Friday, November 16, 2007

The Duck In My Tub, Part 3

Hi Folks!

Picking up where I left off last time...

The weather was a bit of an issue, during Pretty Boy's stay. While I really don't know all that much about birds, I do know that they have very delicate lungs. Apparently, those lungs are not supposed to be subjected to any greater difference in temperature than twenty degrees. Which means that if the house your bird lives in is a toasty seventy-five degrees, you can't take him out for a stroll in your yard when the temperature is thirty. When I asked Dr. Susan whether this rule applied to ducks, too, she suggested that, as a precaution, I should close the bathroom heating vent, and open the bathroom window.

As we'd had some unseasonably warm weather, I didn't mind having the window open for the first couple of days Pretty Boy was here. Since all that duck poop stank to high heaven, I left the window open while I cleaned the tub and floor every morning. But when the temperature dipped to a mid-November average of 40-something, it got pretty darn cold in that bathroom. This was fine for Pretty Boy - who's a bit of a porker, as far as Domestic Ducks go, but I've got a lot less body fat than he does, so cleaning the bathroom felt a lot like scrubbing down an igloo.

Every morning, I put on a pair of latex gloves, then pulled up all the (by now) pooped-on leaves I'd left him the day before. I'd wipe down the floor not once, but three times, just to make sure there weren't any poop cooties still lurking about. Having a duck with delicate lungs made me go green in a hurry: my usual cleaning products gave off enough toxic fumes that 1) they've surely taken months, if not years, off my life, and, 2) I have no idea why I still use them. But if they made me cough and gag, imagine what they would do to a small animal.

I consulted Bob (Tarte) on the issue and he recommended looking for something organic at the store. This I did, putting my faith in a product that promised not to give off any fumes at all. Thank God they were telling the truth. I might just stick with that Seventh Generation brand cleaner even after Pretty Boy's gone!

In any case, while I cleaned the bathroom, Pretty Boy spent his time in the critter carrier trying to escape. I would set the carrier out on the patio, and from the open bathroom window, I could hear the metal cage door rattling in its' moorings as Pretty Boy (who was, by now, I think, developing a bit of an anger issue) bit into whatever he could get his bill around, and gave it a good thrashing in the obvious hope of effecting a break-out. It never worked, but you've gotta give him credit for not giving up.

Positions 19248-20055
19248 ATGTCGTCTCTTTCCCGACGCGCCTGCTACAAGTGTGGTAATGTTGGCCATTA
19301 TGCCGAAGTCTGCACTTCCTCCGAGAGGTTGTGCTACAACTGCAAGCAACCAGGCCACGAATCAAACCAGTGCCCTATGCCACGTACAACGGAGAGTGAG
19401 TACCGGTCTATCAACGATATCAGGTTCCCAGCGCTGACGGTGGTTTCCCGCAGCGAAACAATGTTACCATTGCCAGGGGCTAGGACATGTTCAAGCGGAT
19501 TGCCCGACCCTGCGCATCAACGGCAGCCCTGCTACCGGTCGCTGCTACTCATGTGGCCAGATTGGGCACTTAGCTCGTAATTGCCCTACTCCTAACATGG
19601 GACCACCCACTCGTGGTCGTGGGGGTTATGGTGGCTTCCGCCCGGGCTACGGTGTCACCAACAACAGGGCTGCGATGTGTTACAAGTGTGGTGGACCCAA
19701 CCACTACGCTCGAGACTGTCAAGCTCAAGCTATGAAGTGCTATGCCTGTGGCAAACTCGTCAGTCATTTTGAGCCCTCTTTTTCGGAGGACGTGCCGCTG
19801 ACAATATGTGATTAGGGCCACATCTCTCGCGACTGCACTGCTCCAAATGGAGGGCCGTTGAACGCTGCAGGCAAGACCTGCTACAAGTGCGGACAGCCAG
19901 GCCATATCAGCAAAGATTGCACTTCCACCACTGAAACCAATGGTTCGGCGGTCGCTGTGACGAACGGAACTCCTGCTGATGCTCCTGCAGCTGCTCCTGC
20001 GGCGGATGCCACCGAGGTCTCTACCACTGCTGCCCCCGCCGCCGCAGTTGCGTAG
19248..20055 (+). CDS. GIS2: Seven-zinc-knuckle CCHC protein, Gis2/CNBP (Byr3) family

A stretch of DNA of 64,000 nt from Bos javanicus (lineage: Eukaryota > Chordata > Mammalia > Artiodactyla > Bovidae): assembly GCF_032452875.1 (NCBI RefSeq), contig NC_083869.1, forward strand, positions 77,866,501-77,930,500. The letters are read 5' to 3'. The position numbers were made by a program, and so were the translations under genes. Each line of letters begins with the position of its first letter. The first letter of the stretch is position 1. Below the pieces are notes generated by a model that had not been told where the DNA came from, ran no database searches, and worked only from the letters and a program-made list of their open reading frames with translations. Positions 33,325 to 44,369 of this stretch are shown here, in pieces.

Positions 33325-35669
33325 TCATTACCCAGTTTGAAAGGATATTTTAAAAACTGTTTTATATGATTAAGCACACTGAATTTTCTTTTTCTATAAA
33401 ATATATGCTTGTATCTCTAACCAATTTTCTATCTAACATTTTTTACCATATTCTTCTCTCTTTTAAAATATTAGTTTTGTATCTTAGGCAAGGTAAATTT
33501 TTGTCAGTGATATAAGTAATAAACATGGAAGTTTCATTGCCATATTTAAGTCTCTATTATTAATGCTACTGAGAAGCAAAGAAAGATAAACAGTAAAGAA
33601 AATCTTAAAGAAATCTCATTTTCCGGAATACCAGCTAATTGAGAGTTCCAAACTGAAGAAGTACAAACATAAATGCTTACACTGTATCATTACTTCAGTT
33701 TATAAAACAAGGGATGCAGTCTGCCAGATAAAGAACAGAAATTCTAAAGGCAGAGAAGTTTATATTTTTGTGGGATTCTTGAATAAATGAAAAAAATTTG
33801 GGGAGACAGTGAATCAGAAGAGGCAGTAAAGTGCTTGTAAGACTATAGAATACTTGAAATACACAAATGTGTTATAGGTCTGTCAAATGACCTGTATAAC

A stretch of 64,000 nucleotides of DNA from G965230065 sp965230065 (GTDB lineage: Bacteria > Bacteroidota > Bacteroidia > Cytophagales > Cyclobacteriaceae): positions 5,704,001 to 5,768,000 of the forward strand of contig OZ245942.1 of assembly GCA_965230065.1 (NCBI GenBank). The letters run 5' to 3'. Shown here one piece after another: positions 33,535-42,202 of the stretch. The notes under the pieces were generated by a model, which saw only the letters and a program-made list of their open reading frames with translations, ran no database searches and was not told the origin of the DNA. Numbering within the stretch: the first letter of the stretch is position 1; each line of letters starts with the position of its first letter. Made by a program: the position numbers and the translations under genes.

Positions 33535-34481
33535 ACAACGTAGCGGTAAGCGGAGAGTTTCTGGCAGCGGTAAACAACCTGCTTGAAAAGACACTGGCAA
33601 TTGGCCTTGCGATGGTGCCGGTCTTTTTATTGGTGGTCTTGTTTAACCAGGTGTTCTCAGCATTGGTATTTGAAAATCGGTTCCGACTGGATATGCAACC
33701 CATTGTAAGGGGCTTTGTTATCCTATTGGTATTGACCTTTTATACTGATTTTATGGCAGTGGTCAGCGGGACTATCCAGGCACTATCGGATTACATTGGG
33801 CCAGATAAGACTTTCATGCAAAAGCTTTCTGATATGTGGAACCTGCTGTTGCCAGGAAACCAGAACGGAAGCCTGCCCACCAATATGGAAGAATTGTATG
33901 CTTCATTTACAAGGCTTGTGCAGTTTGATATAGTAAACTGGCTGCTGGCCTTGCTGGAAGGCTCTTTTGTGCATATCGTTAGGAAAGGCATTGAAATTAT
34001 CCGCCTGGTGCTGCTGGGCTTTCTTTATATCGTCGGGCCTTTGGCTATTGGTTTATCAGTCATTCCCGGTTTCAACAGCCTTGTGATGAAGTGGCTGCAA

Giving up was what I worried about most. Sometimes, when a wild animal is confined - no matter how good the intentions of the jailer - sometimes, they just sort of give up and die. They stop eating, and that's the beginning of the end. When Pretty Boy's appetite began to drop off, I started worrying even more. It was bad enough that his eye didn't seem to be healing as it should; the lack of appetite was another matter entirely.

It's not as if you can sit them down and have a talk about why you're holding them prisoner in your bathroom. Pretty Boy had no way of knowing that he was very likely going back to the pond in a short period of time. Indeed, he had no way of knowing that the whole situation was temporary. So there was no way to convince him that he should eat more. As it happens, the only real solution to the problem was force-feeding, and I had absolutely no intention of doing that.

So, yet again, I consulted Bob. He suggested offering Pretty Boy anything I could think of - chopped-up veggies from my fridge, or even just some grass from the yard. The vegetables were a vexing issue: for one thing, I didn't have any on hand (because I don't like them, that's why!), and for another, the one time I tried giving the ducks chopped-up kale, they all looked at me like I was an ax murderer and dashed away to safety. I was already giving Pretty Boy dishes of cracked corn, and cat food, but I made a mental note to pick up a bag of never-been-tried-on-these-guys duck pellets, and threw down a portion of grass just in case.

We were so close to the finish line - only three more days! I hated the idea of having to quit too soon and risk losing that eye, and his freedom, in order to save his life. It was a frustrating paradox, and what sort of life would it be with only one eye and no pond, anyway? I ramped up my prayers to the Critter Gods figuring, can't hurt, might help. Sometimes, that's the hardest part of helping animals: the fact that a goodly portion of the healing is out of your hands.

That's all for now, folks. I'm off to buy a bag of duck pellets. Until next time, please be kind to all the critters!

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